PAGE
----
Old McDonald Wouldn’t Recognize This Cow. It’s Been Bred To Be A “Super Cow”

Meet the Belgian Blue, the cattle version of Arnold Schwarzenegger! Contrary to what you may think, these bovine bodybuilders aren’t the result of intensive steroid use.

Similarly to the featherless chicken, this man-made monstrosity is a prime example of the genetic power that selective breeding holds.

As suggested by its name, the breed originates from central and upper Belgium. Its history tracks back in the nineteenth century, from crossing local breeds with a Shorthorn breed from the U.K. Possibly, the Charolais cattle (a heavy breed from France) was cross-bred as well.

The modern version of the breed was developed in the 1950s by Professor Hanset, who worked at an artificial insemination center in Liege province.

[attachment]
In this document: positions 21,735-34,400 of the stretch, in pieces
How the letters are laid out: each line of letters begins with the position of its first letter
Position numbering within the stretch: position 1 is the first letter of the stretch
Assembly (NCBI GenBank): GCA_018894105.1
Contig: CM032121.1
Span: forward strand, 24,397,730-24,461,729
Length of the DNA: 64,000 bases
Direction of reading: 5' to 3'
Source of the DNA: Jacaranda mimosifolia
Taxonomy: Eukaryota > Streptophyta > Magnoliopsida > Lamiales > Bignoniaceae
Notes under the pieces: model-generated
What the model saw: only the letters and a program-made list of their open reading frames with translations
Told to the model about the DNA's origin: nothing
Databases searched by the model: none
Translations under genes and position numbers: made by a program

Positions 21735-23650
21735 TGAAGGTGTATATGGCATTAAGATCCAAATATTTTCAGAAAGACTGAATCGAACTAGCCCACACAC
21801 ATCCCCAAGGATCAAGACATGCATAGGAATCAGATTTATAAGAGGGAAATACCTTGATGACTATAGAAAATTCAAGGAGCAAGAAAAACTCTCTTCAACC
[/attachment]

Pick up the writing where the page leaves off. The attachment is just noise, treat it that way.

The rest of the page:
The gene mutation responsible for the breed’s heavily muscled stature (more on this later) was maintained through line-breeding, to the point where the condition became a fixed property of the Belgian Blue breed.

The breed was introduced in the United States in 1978, by Nick Tutt, a farmer from central Canada who immigrated to west Texas and exhibited the Belgian Blue to the local universities and breeders.